Raj Thamotheram 12:29 I know Blackstone joined pra in I think July 2021. But some other very big private equity houses moved much earlier. KKR – Kohlberg Kravis and Roberts, a big US player joined in 2009. He also says that he’s concerned about political troubles. But I remember reading in January in New York Times as well, that after Donald Trump refused to accept the election results, Mr. Schwartzman avoided criticizing him. And then he says that he’s concerned about unhappy people. And I like that. But I haven’t seen much about Blackstone, talking about, say, the big vaccine inequity problem where we’ve had something like probably 10 to 19 million excess deaths globally. These, well, they’re not unhappy now. But these very unhappy families and communities, but I haven’t seen private equity players really take a lead in addressing this challenge. So so I’m scratching my head as to the real motives of people who talk about ESG. Being the cause of problems, my hunches, it’s better to listen to people who’ve been talking about these problems and coming up with solutions for much longer. So what He is quoted as saying in the New York Times, is that the concern that ESG investors have about the oil and gas sector is reducing the investment of the oil and gas sector in exploration and production. And frankly, I see no evidence of that happening. There is, I think, a good reason for expecting ESG investors to do that coming forward, particularly after Glasgow, particularly after the fact that governments have effectively tasked the finance industry with pushing decarbonisation. Mark Carney has been tasked with leading that process But that hasn’t started yet. And so any, any real, any real world changes that we’re seeing are really economic, its economic 101 stuff, it’s the price of oil, in some places is much cheaper. Companies are choosing not to invest in the expensive places.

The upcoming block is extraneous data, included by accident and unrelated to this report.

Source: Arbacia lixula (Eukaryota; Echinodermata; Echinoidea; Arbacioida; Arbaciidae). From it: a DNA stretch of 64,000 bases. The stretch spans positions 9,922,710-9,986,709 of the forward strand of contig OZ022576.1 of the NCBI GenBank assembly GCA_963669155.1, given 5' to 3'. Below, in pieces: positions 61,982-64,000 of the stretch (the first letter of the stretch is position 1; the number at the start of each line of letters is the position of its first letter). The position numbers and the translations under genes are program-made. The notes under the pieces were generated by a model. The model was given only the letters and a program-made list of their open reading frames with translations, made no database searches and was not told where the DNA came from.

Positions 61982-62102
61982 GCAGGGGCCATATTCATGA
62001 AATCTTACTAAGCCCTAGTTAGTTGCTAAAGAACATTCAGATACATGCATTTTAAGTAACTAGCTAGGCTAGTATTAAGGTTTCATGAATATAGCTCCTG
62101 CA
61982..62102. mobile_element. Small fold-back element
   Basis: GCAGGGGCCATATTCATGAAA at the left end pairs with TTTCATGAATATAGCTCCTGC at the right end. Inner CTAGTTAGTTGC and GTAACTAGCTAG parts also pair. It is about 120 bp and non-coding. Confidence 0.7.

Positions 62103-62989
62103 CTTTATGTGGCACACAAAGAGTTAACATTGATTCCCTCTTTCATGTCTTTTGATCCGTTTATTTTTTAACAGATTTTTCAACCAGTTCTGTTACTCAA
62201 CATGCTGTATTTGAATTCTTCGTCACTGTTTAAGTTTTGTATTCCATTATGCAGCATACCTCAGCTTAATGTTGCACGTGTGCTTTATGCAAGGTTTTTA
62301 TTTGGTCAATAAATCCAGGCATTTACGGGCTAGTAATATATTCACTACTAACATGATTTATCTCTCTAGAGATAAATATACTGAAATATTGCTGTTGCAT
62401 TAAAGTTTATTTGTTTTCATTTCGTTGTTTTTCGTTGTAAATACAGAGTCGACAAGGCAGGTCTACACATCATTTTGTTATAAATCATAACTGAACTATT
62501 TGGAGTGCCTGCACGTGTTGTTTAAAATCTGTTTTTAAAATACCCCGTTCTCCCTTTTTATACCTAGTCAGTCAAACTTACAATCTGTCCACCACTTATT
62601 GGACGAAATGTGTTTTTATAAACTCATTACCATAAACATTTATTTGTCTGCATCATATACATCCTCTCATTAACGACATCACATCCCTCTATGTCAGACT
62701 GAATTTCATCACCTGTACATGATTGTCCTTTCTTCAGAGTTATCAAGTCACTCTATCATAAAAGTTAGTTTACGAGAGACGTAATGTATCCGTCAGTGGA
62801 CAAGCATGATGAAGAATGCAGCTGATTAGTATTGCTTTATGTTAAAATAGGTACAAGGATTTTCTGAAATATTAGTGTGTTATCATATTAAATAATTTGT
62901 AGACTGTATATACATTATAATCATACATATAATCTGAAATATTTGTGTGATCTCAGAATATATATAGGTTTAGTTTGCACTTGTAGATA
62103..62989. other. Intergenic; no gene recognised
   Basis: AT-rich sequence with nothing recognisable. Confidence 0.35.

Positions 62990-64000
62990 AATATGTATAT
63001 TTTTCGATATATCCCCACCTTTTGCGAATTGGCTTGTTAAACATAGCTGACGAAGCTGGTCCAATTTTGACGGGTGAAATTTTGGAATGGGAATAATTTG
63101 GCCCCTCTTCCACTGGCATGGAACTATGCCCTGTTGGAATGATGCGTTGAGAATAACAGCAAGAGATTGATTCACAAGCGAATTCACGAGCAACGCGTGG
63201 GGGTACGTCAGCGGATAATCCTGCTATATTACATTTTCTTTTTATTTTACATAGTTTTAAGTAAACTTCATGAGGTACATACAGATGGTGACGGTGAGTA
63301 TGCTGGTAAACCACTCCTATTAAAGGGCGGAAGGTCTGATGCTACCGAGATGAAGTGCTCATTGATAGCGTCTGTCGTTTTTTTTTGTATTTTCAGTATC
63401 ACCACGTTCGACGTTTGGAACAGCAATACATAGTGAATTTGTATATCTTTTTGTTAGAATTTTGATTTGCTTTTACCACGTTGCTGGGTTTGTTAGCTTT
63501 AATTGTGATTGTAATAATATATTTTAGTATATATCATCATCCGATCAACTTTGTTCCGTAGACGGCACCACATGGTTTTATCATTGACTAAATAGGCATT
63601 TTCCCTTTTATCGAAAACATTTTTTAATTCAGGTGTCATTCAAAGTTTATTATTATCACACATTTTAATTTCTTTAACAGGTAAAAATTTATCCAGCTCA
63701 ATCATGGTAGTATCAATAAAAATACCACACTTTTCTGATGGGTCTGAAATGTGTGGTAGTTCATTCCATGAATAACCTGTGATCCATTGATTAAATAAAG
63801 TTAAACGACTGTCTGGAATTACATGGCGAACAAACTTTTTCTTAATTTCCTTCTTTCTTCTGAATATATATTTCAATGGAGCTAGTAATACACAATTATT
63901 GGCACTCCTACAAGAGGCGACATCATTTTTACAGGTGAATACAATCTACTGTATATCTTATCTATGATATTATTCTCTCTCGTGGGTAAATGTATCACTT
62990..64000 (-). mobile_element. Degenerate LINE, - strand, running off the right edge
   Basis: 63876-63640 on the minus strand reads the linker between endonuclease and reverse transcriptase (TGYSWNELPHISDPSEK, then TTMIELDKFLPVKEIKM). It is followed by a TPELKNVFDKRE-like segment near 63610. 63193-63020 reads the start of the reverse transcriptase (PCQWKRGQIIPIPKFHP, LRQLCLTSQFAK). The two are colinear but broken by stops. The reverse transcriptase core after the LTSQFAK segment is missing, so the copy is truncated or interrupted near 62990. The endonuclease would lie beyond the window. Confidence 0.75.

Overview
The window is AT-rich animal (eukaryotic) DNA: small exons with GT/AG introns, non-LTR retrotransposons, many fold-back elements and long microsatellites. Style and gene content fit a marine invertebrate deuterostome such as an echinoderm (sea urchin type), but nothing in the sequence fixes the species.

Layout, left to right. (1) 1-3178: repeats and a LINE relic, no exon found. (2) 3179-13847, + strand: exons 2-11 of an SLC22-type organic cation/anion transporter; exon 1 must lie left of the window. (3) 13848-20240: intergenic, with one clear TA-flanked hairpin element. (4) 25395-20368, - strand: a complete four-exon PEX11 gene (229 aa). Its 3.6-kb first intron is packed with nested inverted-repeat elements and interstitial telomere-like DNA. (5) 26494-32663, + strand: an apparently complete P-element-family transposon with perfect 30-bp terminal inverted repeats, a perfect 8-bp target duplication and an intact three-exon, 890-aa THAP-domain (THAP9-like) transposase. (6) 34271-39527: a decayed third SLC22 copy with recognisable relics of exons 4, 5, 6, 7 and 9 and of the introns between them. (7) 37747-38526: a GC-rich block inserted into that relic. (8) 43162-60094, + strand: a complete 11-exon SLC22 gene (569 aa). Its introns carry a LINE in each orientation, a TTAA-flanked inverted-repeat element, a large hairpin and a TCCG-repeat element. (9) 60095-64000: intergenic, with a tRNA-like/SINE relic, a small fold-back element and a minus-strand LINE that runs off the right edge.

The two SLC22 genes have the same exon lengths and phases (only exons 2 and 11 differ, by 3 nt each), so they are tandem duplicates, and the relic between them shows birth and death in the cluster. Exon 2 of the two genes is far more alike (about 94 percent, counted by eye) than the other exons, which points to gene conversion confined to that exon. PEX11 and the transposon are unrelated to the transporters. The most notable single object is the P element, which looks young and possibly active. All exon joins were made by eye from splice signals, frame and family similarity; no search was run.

Alex Wise 15:22 If you were to respond to Steve Schwarzman or somebody who’s linking the responsible investing movement to the energy credit crunch, you just mentioned how the market itself is kind of telling us that oil and gas is on its way out.